The Bombay High Court in the case of Coca¬ Cola India Pvt. Ltd. vs. The Assistant Registrar, The Income Tax Appellate Tribunal & Others, being W.P. No. 3650 OF 2014, held that unnecessary remands by the ITAT should be considered as failure to exercise jurisdiction and cannot be allowed.
In the instant case, a Writ Petition under Article 226 of the Constitution of India was directed against the order of the ITAT at Pune, on 6.12.2013 in a Misc. Application being M.A. No.150/PN/2010 arising out of Income Tax Appeal Nos.1258/PN/2003,182 and 610/PN/2004.
The relevant assessment years were 1998¬- 99 to 2004¬-05.
Brief facts of the case:
The petitioner was a company incorporated under the Companies Act, 1956 having its registered office at the address mentioned in the cause title of the Petition.
The petitioner had approached the ITAT against the order of the Commissioner of Income Tax (Appeals). The case of the petitioner was in connection with the allowance of service charges and travelling expenses.
The petitioner¬ being an assessee challenged the order passed by the AO on 30 .3.2001 on the ground that the AO had erroneously refused to grant the claim of the assessee relating to service charges and travelling expenses.
Before the Commissioner of Income Tax (Appeals), the documents in connection with service charges were filed but the Commissioner remanded the same and called for a report from the AO to be provided after fresh consideration. The report was received by the CIT (Appeals) who in turn proceeded and passed an order on 14.8. 2003.
It was held that the disallowance for service charges including traveling expenses should not be increased to the extent as claimed by the assesee. The petitioner’s appeal was decided against it. Being aggrieved by the said order of the CIT (Appeals), the petitioner filed an appeal before the ITAT.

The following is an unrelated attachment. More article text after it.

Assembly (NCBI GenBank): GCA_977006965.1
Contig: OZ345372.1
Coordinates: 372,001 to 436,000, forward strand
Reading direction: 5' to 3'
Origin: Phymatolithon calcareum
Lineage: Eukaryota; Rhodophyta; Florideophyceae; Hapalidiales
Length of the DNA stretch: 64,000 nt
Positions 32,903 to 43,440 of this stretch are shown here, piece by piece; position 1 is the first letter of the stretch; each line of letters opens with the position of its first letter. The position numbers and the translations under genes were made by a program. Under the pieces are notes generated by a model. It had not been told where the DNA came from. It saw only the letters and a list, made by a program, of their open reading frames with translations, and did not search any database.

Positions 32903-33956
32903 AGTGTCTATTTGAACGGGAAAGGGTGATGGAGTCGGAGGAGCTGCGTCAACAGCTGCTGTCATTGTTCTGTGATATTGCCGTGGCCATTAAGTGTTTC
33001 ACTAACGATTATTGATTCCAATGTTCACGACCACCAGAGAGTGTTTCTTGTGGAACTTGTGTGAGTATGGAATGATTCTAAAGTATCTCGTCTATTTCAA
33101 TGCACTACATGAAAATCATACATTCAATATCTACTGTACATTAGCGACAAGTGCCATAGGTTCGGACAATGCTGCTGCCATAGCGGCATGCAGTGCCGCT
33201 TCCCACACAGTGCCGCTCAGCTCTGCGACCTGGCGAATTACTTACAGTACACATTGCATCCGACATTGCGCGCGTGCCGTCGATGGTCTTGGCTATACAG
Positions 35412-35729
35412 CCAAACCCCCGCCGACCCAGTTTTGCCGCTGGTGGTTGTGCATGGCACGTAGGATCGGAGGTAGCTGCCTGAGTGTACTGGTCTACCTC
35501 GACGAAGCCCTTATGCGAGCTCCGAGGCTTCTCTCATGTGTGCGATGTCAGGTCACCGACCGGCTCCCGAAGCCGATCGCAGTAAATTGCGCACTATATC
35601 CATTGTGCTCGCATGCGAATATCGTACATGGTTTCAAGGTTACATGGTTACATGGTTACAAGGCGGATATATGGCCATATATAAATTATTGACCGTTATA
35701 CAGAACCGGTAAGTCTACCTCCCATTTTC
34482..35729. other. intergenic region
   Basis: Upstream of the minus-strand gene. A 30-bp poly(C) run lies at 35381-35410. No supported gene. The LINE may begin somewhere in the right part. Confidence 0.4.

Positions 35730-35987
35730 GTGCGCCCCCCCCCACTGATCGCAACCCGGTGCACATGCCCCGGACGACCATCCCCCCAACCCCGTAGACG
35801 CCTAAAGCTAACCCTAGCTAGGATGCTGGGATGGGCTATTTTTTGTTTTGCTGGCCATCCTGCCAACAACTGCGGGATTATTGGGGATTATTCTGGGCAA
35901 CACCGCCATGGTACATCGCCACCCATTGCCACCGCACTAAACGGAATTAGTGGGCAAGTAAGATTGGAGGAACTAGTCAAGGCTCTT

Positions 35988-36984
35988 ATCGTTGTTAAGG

The petitioner was aggrieved by the enhancement in the disallowance to the extent made by the CIT (Appeals) as during the proceedings of the appeal, the CIT (Appeals) had before him the necessary materials including a report from the AO but those were not taken into account. It was contended that the disallowance could not have been increased and the claim towards service charges and traveling expenses should have been granted.
The revenue contended that the petitioner¬ assessee did not place the said facts before the Assessing Officer. It was also argued that the findings regarding the prior assessment years cannot be of any help for the petitioner and the claim should be decided on the earlier findings.
The petitioner argued before the Tribunal that the matter should be decided upon the available materials and the contentions recorded in the Tribunal’s order.
However, the petitioner observed from the final order of the Tribunal that the Tribunal has erroneously held that there was no data before the Assessing Officer. Therefore, the Tribunal remanded the matter to the file of the AO.
The Bombay High Court held that the appeal filed by the petitioner¬ should be restored to the file of the ITAT, Pune for deciding the same on merits.
It was held that the Tribunal should decide the claim without being influenced by the original order which should not survive.
The High Court held that the Tribunal should not have refused to consider the issue relating to service charges. It was reminded that the Tribunal had the duty to deal with all factual issues. But it failed to do so. An unnecessary remand causes serious prejudice to people. It was a failure of duty by the Appellate Authority. It was stated that there has been a serious error of law on behalf of the Tribunal.
The similar view was taken by the Bombay High Court in the case of Kansai Nerolac Paints Ltd. vs. DCIT on 5.6.2014.